This Friday, I participated in Rita’s Fiction Friday IX- Open Call
Rita’s Guidelines Were:
“Write a story using all the weapons in the original Clue game: a knife, a wrench, a lead pipe, a candlestick, a revolver and a rope. The fun part of this is that these items do not have to be used in a murder scenario, but can be worked into any kind of story in any manner you wish.”
Here’s what I came up with:
A traumatic event left me unable to cope with the typical facets of every day life. Now, I couldn’t leave the house without first going from room to room to unplug each lamp, appliance, light, and gadget in the house. Next, I’d go out to the car and drive about a quarter mile down the road before stopping to turn around, drive back to my house, park and get out of the car, to reenter the house and make sure that I really had unplugged everything. As you would imagine, living like this made relationships of any sort impossible. Benjamin, one of the few friends I still had, tried to help, and stopped over one day with some candles and a candle stick,
“Use these. Now you won’t have to unplug all the lights every time you leave the house.” He presented them with a huge grin, and with a side ways glance, I accepted the gift suspiciously. I guess it was a nice gesture, but why was he carrying a wrench in his back pocket?
“What’s the wrench for?” I asked nervously, he squinted at me confused, and laughed. I could swear to God that I detected a bit of nervousness in his laughter, which made me even more apprehensive of his intentions.
“Geez, Hayl, don’t you remember that I’m a plumber?”
“Oh, yeah,” I sighed, a bit relieved and embarrassed. How could I forget that he was a plumber? Was I truly losing my mind? After a long pause he said,
“When was the last time you got out? Why don’t I take you for a cone or something?”
I hesitated, and looked around the room for excuses, “I, um, I, can’t, I have to um,”
“C’mon, it will only take 20 minutes, 30 at best.” There was no getting out of this one. I placed the candle stick on my dining room table and followed him to his pick up truck. I climbed in and screamed in pain. Slowly, I moved my hand towards my butt to see what it was that I’d sat on. Once I got ahold of it, the corkscrew of a Swiss army knife glared back at me.
“Oh let me take that,” he said laughing. I gave him the evil eye as he tried to stifle his giggles. “Well, I can’t blame the knife entirely, 1985 was a good year,” as if! I am not a bottle of wine! As the date continued on, I grew more suspicious that he was trying to kill me. He pulled the truck out of my driveway, and I tried to stop him,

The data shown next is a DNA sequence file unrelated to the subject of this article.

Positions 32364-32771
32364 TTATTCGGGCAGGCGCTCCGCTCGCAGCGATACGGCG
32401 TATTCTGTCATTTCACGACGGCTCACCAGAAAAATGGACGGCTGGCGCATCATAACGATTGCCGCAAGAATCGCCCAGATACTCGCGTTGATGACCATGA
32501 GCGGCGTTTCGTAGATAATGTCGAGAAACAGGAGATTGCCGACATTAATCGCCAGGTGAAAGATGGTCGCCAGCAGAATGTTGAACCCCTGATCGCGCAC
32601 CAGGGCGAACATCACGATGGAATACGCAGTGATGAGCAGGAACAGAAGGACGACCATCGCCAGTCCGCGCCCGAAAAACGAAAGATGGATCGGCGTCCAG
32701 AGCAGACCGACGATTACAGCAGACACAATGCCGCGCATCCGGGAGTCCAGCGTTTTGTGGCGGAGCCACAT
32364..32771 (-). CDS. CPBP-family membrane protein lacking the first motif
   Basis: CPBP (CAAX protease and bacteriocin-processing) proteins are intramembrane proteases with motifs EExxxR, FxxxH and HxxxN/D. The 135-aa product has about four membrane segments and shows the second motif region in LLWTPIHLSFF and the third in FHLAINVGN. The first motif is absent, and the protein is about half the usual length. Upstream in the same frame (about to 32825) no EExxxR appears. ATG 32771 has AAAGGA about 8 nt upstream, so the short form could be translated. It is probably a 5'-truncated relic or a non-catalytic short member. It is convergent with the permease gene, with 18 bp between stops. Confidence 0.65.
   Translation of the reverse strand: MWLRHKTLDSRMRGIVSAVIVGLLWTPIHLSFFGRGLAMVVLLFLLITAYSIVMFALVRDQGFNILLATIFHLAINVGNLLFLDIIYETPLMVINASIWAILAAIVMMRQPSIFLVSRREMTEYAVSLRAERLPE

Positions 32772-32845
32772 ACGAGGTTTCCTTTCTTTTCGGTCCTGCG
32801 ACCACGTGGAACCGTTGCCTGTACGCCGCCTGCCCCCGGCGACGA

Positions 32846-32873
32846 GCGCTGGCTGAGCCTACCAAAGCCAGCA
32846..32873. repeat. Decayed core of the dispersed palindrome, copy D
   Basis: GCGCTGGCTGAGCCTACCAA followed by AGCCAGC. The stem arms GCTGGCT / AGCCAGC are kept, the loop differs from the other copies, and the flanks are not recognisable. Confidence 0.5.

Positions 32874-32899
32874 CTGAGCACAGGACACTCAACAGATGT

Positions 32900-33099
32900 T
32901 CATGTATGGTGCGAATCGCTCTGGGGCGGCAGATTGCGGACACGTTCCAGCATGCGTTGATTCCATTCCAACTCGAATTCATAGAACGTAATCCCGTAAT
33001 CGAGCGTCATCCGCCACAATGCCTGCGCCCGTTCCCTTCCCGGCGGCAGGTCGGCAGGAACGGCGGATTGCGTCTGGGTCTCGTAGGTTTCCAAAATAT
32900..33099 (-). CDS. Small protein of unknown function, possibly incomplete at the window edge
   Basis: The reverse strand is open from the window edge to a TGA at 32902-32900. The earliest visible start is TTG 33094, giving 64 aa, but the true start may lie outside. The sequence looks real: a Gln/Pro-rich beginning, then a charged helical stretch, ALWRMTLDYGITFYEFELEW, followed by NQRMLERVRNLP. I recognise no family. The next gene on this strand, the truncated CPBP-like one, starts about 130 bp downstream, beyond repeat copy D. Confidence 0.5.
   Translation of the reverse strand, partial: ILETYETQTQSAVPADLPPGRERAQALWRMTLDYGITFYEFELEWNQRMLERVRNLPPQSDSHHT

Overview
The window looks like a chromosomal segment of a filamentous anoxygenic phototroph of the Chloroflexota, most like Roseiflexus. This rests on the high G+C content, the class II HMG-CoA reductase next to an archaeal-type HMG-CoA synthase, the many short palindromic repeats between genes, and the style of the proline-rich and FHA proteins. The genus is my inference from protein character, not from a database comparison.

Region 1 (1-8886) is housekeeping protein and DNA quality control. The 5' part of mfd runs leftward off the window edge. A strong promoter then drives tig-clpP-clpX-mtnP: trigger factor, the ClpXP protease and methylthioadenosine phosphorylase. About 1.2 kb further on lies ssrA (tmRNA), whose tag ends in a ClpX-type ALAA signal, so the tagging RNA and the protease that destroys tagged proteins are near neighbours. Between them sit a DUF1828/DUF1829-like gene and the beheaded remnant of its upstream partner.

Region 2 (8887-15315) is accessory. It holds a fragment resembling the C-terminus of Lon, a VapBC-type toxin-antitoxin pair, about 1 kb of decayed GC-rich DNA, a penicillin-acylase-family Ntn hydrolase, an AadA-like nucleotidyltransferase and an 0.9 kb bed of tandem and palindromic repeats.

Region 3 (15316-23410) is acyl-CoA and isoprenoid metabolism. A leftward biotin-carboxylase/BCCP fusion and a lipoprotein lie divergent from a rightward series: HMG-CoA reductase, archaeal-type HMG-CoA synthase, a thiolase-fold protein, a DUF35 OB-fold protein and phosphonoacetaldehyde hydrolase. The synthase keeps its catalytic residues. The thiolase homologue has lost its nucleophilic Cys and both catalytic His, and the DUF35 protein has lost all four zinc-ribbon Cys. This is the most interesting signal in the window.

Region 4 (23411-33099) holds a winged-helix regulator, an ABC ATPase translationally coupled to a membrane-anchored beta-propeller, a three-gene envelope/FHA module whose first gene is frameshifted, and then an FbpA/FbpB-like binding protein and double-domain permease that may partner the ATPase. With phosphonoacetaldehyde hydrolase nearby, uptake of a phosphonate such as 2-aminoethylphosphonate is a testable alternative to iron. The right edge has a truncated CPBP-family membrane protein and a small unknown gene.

“Wait, wait a second. Where’s my seat belt?”
“Here,” he said, handing me a rope.
“What am I suppose to do with this?” I asked. He looked at me puzzled and said,
“Well first, I would loop it around the back of your seat, and then I would tie both ends in a knot at your waist. Just make sure it’s nice and tight.” He continued driving. He was unfazed as I began to hyperventilate. I knotted the rope so many times over that there wasn’t much cord left, then held tight to the seat digging my nails into the plastic. In times like these, I do the only thing I can: pray. One after another, Hail Mary’s rolled off my tongue like a auctioneer’s prattling.
Finally we’d arrived at the ice cream shop. I feverishly tried to untie my “seatbelt” but failed. There were too many knots. My friend came over to the side of the truck and tried to help me unknot the rope to no avail.
“I could just cut the rope…”
“No!” I interrupted sharply. I was going to hold onto this rope. It was better than no seat belt at all.
“Okay, okay, what kind of ice cream would you like?”
“Rocky road.” I said.
“Rocky road indeed,” I heard him mumble.
While I waited for him to come back with the ice cream, I fiddled with the radio as it began to sing one of my favorite Beatles songs,
“She’s not a girl who misses much.” Lost in thought, I began to wonder if this song was from Revolver or The White Album. I continued to wonder as the lyrics played through the truck and swirled around my head,“happiness is a warm gun, bang bang, shoot shoot.”
Though it was a warm day, refreshing breeze swirled through the windows mixing with the lyrical song, “when I hold her in my arms, and I put my finger on that trigger, happiness is a warm gun.”
Suddenly I shrieked with terror. If it weren’t for my restraints, I’d nearly jumped out of the truck.
“Oh shit,” I heard my Ben say from behind me.
“You shouldn’t have snuck up on me like that!” I scolded. For some reason he loved to scare me.
“I’m sorry,” he said with a smirk, “if it’s any consolation, you knocked my ice cream out of my hand.” I leaned over and looked at the pavement, his double fudge chocolate chunk had already began to melt, a steady stream of runny ice cream made it’s way through the parking lot.
We shared the rocky road cone. As we took turns taking licks, I began to think that maybe he wanted to be more than a friend. I always made it a point to stay away from guys who didn’t have their own place, but what do you do about the ones who don’t have seat belts? Is that a deal breaker?
Soon, he drove me back home. I was beginning to feel more relaxed. He didn’t have seat belts, but he did have a broad muscular body, dirty blond hair, and a smile that could knock a person dead. We pulled back into my driveway and sat a moment.
“Aren’t you gonna let me out?” I asked pointing to the rope.
“No, you’re not going anywhere yet.”
“You’d better let me out or I’ll…I’ll,” I looked around the truck for ideas,
“Or you’ll what?” His eyes gleamed mischievously.
“ I’ll hit you with one of those plumber pipes!”
“Plumber pipes?” He laughed at poor grasp of plumbing vocabulary. “How about you give me one kiss and I’ll untie you?” This was all a bit unexpected, but it’s not every day that a man with gorgeous glowing blue eyes has you in this kind of position.